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Research through theatre – using participatory methods to spark discussion and empower local communities

Marketing may be a difficult concept to explain to people who are involved in only some stages of the value chain. Theatre can be a useful tool to convey complex issues to a diversified social group, with different levels of education, in an engaging and fun way.

By Ewa Hermanowicz

How does one engage farming communities in markets?

Marketing may be a difficult concept to explain to people who are involved in only some stages of the value chain. Theatre can be a useful tool to convey complex issues to a diversified social group, with different levels of education, in an engaging and fun way.

Participatory theatre helps to explore questions of importance to communities and initiates a process of dialogue and interaction that can effect change at a broader scale. It involves community members from the very early stages of script-writing, rehearsals and the selection of the venue and the final performance in front of the rest of the village. Scripts are adapted to local realities and involve researchers, artists and other interested individuals.

In the context of the Tropical Fruit Trees project in Sirsi (India) and Sarawak (Malaysia), Bioversity International researcher Hugo Lamers used theatre play to explain the concept of marketing of native fruit diversity to the local communities. In a short video, he shares his experience of using participatory street theatre in his research and gives useful tips on how to best use this tool in other projects  to encourage dialogue and knowledge-sharing among research partners.

The communities in both sites enjoyed the theatre plays. A similar script was used, but the product – in this case an agricultural crop – at the center of the plot was changed to best reflect the local market: mango in Sirsi and durian fruit in Sarawak. The idea of the script originated from the participatory market chain approach of the International Potato Center, but was expanded and modified to correspond to the village setting. After the show, a facilitated discussion helped to bring out the key messages of the play and created a forum for peer-to-peer consultation on the issues raised by the audience.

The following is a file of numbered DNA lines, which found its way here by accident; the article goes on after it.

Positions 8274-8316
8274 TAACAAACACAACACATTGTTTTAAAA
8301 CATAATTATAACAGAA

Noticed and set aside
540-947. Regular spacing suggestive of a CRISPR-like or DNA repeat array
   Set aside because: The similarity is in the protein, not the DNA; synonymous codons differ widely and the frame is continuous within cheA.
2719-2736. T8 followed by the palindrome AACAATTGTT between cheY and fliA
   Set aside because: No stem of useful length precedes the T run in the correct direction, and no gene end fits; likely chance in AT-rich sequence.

The theatre play was part of a sequence of participatory activities focusing on learning about local knowledge differences between gender and age groups, understanding the local market and collecting market information essential to adjust product design, improve processing techniques and to facilitate linkages with potential buyers. The activities produced some very promising results: people who had previously not been involved in marketing got started and those who were already selling some products gained the confidence to increase sales.

Many people from the Salkani village in India remembered the 'Blue square mango' play for a long time; when interviewed three months later they could easily recall the key messages of the play. Some women said that it was an eye-opener, along with other participatory exercises such as interviews with shop keepers in town (a method called ‘rapid market appraisal’) which made them realize the shops they visit on a regular basis for their groceries can serve as a great initial source of information to improve and market their home-made products.

The experience of using participatory theatre in the Tropical Fruit Tree project demonstrates that involving people from diverse backgrounds can spark useful discourse around subjects that may be difficult to grasp for an often illiterate audience. Participatory theatre continues to impress due to the strikingly positive effect it has on researchers, actors, collaborators and audiences.

This research is co-funded by UNEP-GEF and CGIAR Research Program on Forests, Trees and Agroforestry.

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